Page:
MOORE: Well, the main thing is, though, that we see consumer confidence very strong, investor confidence is up. I've always argued that if we're going to get the economy really roaring again, you have to get the stock market up. And, you know, the Dow Jones has been up 16 percent, the Nasdaq is up 20 percent just since we did the capital gains and dividend cut. So I think a lot of this growth is really attributable to President Bush's tax cut.
ZAHN: Do you think we'll see job growth?
MOORE: I hope so. You know, we're starting with 6 percent unemployment, which is still too high, but, you know, when you compare that with other countries, Paula, we still have the lowest unemployment rate in the industrialized world. So if we can bring that rate down to 5.5 percent or so, it will be terrific. Usually, you see jobs coming in once economic growth accelerates, so you would anticipate a pretty healthy jobs numbers coming up in future months.
ZAHN: Stephen Moore, thanks so much for dropping by. Appreciate it.
MOORE: Thank you, Paula.
ZAHN: Now we can go on to a frequent critic of the Bush administration's policies. Joining me from Princeton, New Jersey is "New York Times" columnist Paul Krugman. He also happens to be the author of "The Great Unraveling, Losing Our Way in the New Century." Always good to see, Paul. Welcome.
PAUL KRUGMAN, "NEW YORK TIMES" COLUMNIST: Glad to be on.
ZAHN: Do you think we are in the middle of a full-blown recovery?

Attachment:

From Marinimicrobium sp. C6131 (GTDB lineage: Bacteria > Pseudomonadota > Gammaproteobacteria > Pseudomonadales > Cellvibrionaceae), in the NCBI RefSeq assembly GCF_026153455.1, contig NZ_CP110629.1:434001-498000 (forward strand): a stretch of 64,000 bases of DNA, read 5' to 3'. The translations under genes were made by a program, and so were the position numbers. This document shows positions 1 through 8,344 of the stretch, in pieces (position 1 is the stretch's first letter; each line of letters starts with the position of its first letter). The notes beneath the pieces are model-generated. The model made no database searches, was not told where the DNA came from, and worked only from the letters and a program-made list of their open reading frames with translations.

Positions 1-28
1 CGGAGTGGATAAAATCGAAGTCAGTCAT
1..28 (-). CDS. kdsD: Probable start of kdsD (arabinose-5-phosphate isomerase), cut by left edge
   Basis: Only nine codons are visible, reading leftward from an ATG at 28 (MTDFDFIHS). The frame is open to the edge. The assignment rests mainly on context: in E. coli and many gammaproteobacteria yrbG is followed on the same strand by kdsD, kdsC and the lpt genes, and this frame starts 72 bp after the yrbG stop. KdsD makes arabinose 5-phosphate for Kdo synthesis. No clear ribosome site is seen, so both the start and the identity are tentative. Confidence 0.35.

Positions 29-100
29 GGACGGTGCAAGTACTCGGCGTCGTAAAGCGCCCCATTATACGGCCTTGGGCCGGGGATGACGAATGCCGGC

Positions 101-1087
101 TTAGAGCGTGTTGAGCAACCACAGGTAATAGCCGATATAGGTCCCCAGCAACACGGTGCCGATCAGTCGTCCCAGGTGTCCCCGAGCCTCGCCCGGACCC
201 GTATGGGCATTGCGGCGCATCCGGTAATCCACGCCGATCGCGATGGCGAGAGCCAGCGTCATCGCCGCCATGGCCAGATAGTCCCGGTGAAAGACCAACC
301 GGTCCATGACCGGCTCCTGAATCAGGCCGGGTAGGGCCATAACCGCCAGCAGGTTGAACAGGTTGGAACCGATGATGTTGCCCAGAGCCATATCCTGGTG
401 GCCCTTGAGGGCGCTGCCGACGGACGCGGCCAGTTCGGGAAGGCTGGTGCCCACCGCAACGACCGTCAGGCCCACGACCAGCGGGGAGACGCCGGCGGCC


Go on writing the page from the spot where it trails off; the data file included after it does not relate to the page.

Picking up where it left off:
KRUGMAN: The answer is, I don't know and neither does anyone else. You know, I think the word for everybody is, "Calm down." It's one quarter. In fact, it's two good months, because the month of September, as you said, doesn't look all that great. Gosh, we don't know. It's actually kind of funny. You know, people like Stephen Moore spend eight years in the Clinton administration denying that sustained, very good news had anything to do with Clinton's policies, and now we've got two or three months of good news, and it's a vindication of Bush. The truth is, we don't know how it's going. For what it's worth, this quarter was very good. I was surprised. I think everyone was surprised. It was a much better growth than we expected. It was driven almost -- the bulk of it was a huge splurge by consumers. People bought cars, they bought washing machines, and they bought houses. That splurge was driven partly by the tax cut. Got to give some credit where it's due. It was driven to a much greater extent by mortgage refinancings, which is a wave that's mostly over. It was driven by low-interest loans from automobile companies, which are mostly over. And it remains to be seen. And we have no idea.